Carbon is an amazing element. It is able to form millions of different compounds, so many in fact, that it has its own branch of chemistry. Organic chemistry is the chemistry of carbon. Carbon can form four bonds and can catenate (form long chains with itself). The bonds of carbon are kinetically stable (so don't easily react) but thermodynamically unstable (so contain a lot of energy). This makes it the ideal basis for complex forms of life.
An organic compound is classified according to the specific functional groups that are present. Note that a distinction is made between class (type of compound - e.g. alcohol) and functional group (reactive site in compound - e.g. hydroxyl).
Organic chemistry is the branch of chemistry dedicated to the study of carbon-based compounds. This section looks at their nomenclature and how they are classified.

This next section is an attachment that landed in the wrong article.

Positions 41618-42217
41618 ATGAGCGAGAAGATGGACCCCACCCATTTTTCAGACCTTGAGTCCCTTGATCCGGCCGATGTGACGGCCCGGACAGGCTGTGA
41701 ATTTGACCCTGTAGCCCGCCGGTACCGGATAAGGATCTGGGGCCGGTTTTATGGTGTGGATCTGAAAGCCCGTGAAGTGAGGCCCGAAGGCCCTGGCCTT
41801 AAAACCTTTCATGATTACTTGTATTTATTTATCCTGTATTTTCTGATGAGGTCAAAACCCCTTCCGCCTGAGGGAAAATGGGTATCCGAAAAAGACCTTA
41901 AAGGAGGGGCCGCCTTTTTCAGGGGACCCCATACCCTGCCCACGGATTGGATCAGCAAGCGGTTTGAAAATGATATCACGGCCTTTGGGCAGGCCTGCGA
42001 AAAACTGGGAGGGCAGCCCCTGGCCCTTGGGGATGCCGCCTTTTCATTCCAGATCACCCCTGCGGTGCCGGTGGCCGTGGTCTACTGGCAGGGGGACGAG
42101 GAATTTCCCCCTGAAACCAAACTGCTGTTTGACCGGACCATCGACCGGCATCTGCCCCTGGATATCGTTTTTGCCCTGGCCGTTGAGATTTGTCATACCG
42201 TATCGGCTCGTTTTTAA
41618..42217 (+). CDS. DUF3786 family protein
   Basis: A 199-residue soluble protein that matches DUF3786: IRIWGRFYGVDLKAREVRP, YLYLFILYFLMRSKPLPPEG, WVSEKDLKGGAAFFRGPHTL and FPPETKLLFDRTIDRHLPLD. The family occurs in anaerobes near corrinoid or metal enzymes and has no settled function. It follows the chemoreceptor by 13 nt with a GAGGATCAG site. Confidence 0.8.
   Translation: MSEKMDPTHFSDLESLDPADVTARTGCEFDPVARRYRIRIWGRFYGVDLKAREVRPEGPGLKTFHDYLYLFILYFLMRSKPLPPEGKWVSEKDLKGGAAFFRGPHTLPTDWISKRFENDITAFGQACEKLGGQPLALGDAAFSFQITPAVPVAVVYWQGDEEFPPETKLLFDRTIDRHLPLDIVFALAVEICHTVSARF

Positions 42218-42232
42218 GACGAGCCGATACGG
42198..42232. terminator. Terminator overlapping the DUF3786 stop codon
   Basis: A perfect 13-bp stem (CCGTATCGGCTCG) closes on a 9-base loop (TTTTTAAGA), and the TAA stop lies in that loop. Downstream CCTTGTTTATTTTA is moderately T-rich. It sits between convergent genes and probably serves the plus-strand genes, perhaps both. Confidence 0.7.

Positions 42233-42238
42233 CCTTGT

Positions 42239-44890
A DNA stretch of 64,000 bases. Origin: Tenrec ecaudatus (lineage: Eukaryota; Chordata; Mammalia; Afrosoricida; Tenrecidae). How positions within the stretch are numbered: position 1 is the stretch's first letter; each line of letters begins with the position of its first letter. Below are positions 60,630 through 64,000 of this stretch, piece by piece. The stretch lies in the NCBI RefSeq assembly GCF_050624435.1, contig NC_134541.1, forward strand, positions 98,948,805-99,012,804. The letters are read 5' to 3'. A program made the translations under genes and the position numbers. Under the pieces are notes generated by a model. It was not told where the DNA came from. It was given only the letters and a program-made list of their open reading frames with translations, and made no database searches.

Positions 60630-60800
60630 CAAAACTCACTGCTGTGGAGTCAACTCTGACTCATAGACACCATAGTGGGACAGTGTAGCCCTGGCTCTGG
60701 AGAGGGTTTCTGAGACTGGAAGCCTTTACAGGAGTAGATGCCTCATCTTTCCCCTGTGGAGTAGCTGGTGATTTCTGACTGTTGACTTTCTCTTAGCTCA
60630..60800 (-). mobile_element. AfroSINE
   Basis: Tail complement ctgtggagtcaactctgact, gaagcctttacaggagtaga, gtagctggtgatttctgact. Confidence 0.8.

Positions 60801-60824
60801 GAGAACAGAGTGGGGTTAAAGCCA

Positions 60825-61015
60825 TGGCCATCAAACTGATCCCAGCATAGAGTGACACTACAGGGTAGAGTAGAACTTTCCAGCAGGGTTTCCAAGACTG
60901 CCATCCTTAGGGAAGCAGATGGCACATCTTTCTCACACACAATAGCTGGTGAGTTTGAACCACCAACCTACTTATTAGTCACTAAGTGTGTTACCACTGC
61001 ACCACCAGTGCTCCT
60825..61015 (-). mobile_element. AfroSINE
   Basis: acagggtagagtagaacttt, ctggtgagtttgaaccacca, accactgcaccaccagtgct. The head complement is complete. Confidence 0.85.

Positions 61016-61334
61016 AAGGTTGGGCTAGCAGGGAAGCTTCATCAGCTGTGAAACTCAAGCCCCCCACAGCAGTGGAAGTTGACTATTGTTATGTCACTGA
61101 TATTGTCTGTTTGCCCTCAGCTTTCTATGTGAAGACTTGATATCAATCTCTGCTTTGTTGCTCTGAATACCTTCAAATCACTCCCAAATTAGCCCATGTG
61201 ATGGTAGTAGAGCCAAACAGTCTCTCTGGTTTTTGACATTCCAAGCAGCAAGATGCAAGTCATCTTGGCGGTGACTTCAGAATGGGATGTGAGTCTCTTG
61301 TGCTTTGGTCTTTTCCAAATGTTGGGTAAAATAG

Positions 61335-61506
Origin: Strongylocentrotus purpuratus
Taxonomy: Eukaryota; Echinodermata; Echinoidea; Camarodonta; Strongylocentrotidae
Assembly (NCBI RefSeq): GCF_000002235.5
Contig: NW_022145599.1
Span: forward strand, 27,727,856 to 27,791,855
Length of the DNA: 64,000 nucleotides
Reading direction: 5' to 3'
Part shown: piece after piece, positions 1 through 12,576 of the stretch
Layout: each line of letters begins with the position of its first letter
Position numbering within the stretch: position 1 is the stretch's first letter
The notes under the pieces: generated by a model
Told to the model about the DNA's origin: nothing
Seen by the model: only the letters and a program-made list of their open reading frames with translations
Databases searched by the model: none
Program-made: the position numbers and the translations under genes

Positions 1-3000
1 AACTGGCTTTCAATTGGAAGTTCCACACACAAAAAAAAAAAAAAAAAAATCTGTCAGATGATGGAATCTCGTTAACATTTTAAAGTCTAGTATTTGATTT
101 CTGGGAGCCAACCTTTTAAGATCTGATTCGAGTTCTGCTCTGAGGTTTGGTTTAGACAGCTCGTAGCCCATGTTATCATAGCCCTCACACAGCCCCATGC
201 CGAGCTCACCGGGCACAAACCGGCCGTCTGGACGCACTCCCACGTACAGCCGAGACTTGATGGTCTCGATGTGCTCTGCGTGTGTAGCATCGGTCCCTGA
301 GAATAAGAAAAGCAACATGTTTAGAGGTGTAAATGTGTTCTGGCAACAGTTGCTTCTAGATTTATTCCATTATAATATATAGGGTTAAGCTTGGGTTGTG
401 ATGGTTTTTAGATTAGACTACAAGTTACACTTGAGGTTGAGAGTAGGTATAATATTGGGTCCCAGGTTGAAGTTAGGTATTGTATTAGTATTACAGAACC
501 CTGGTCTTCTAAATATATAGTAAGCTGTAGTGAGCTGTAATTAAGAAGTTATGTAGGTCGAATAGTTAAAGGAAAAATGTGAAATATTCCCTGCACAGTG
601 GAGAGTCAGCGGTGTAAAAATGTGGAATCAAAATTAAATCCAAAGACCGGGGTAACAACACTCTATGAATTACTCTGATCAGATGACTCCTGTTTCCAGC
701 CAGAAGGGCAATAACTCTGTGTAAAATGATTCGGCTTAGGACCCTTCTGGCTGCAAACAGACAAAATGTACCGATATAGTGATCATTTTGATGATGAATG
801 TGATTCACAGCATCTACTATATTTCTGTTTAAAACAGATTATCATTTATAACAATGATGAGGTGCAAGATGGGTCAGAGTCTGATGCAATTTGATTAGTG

Isomers are molecules that have the same molecular formula but different arrangements of the atoms. Structural isomers (see Fundamentals of organic chemistry 10.1) have different arrangements of the bonds in the molecule. Stereoisomers have the same bonds,
Reaction mechanisms are a fundamental part of organic chemistry. Each mechanism needs to be learned so that it can be re-written from scratch. This is quite a task and will take a lot of practice with blank sheets of paper.